Safe places during severe weather in West Tennessee
CHESTER COUNTY, Tenn. — With the threat of severe weather coming to our area, what are some ways you can prepare?
With the threat of severe weather coming soon, we looked to see where the available storm shelters that the public could use if they do not have a safe place of their own.
Many counties have a location, including Chester County. Their storm shelter is in the middle of town in the basement of City Hall.
“Whenever this building was being built 20 years ago, the administration at that time had the thought process that they wanted to have something for the community to come to anytime there was inclement weather predicted. Somewhere they could come and have a safe place to come. And in the downstairs in the basement area of the Henderson City Hall, near the entrance to the police department, there is an entrance to a safe area. There is seating in there. There is bathroom areas. And it is just a place that people can come to and feel safe in times where there could be bad storms being predicted,” said Henderson County Assistant Police Chief Tim Crowe.
Gibson County has a safe place at the FEMA building in Milan at 1101 Williamson Street.
Dyer County has one on the campus of Newbourne Elementary at 401 North York Street in Newbern and across from the fire department.
Crockett County has a shelter in Alamo on East Park Street.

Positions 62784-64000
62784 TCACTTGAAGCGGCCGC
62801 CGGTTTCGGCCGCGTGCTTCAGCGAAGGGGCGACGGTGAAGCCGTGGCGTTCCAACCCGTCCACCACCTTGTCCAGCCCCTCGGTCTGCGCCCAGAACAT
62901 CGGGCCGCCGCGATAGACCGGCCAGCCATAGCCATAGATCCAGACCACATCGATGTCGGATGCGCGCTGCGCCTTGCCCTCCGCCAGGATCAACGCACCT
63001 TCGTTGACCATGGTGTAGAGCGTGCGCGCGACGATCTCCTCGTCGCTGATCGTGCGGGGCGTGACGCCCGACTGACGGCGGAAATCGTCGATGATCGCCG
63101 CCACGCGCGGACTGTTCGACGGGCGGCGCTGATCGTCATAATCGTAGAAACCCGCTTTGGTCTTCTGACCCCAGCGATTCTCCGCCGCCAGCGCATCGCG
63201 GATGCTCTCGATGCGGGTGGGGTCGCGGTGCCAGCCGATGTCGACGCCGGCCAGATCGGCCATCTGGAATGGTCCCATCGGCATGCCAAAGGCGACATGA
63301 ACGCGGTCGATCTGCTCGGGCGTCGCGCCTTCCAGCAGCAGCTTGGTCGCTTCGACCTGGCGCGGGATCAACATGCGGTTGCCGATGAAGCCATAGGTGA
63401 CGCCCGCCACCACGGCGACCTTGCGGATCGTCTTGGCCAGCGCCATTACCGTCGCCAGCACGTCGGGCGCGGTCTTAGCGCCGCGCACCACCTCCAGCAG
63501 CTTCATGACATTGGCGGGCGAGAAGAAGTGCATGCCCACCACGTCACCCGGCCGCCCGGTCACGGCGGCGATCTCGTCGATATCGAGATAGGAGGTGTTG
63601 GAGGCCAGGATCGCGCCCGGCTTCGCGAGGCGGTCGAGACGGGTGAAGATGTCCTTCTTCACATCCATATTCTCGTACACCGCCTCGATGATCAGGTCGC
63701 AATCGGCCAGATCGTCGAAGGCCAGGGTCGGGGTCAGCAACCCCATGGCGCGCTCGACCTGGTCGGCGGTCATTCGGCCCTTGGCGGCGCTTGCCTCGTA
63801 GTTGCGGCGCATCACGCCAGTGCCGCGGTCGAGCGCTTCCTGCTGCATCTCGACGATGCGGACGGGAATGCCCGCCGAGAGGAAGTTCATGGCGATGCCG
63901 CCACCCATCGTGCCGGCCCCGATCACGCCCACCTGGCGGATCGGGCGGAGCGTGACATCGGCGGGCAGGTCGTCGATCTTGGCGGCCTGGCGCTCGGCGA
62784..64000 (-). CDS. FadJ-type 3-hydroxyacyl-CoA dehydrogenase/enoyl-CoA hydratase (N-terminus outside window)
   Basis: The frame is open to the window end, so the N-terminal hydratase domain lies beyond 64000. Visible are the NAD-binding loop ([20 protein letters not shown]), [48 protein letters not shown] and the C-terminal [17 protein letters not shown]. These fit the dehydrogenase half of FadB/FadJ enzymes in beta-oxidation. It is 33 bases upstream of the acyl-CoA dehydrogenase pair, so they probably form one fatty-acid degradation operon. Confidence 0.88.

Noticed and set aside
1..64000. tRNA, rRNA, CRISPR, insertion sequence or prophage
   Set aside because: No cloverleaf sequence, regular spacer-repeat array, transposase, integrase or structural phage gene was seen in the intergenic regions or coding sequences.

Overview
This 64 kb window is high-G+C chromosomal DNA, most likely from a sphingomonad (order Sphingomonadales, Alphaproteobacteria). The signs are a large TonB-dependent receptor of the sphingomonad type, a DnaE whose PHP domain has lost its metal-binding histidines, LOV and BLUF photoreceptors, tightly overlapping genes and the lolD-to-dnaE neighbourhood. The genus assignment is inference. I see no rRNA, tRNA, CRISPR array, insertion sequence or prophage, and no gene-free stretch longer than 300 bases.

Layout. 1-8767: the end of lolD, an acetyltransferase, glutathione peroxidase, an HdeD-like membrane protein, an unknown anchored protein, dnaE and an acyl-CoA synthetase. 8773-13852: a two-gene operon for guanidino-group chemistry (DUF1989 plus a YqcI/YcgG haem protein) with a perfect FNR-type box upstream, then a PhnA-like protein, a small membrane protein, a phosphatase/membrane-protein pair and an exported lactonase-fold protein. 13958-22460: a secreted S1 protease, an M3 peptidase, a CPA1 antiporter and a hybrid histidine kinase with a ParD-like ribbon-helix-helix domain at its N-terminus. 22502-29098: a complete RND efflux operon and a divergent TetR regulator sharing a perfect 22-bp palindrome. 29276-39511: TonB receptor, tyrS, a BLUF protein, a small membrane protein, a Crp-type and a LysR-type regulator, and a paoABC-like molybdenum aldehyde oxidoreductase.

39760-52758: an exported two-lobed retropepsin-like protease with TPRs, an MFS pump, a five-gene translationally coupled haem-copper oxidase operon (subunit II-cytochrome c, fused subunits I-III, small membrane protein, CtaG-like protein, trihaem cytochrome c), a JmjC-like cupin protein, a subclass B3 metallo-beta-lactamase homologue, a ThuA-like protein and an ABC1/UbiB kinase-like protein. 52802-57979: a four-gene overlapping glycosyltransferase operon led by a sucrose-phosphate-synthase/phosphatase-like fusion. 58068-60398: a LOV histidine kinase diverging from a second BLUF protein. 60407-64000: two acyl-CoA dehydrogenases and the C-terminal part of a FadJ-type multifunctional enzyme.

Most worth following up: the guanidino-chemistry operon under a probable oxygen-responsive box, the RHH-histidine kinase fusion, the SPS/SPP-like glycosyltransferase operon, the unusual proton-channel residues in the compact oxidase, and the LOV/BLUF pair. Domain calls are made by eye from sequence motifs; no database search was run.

Chester County has one at Henderson City Hall.
Madison County has one at the McKeller-Sipes Regional Airport.
“This is something, like I said, the city administration thought about years ago,” Crowe said. “They know everybody doesn’t have a safe place, maybe, in their home. They may not have a storm shelter, or maybe live in a mobile home or something. And it’s very important to have a safe, secure place like this for people. [They] can come and feel safe, and hopefully, in the event there was a tornado or strong straight line winds, they’ve got a place they can come be comfortable and be safe.”
There are many different ways you should prepare for potential tornadoes. People that live in apartment complexes should seek the center of a hallway if you do not have time to get to the bottom floor.
In your house, you should get to a room with no windows if you do not have a cellar or a basement.
If you live in a mobile home, it is best to get to the nearest sturdy building, as mobile homes are not the safest place during tornados.
Finding shelter right away is very important during tornado warnings. Most counties have shelters open to the public during severe weather.
It is important to find out where these places are and make arrangements to be there before the weather gets too bad.
You can reach out to your county’s emergency management agency to see if they have any public safety shelters.
- Benton County EMA — (731) 279-4791
- Carroll County EMA — (731) 986-1912
- Chester County EMA — (731) 989-5674
- Crockett County EMA — (731) 696-2459
- Decatur County EMA — (731) 257-1096
- Dyer County EMA — (731) 286-7831
- Fayette County EMA — (901) 465-5239
- Gibson County EMA — (731) 855-7688
- Hardeman County EMA — (731) 609-3971
- Haywood County EMA — (731) 772-1227
- Henderson County EMA — (731) 968-1567
- Henry County EMA — (731) 644-2678
- Lake County EMA — (731) 253-9911
- Lauderdale County EMA — (731) 635-3243
- Madison County EMA — (731) 427-1271
- McNairy County EMA — (731) 645-3195
- Obion County EMA — (731) 599-4347
- Shelby County EMA — (901) 222-6702
- Tipton County EMA — (901) 840-3000
- Weakley County EMA — (731) 364-2647
You can read more about the potential weather threat from Chief Meteorologist Joel Barnes here.
Find live radar, hour-by-hour forecasts and more in the WBBJ Weather app.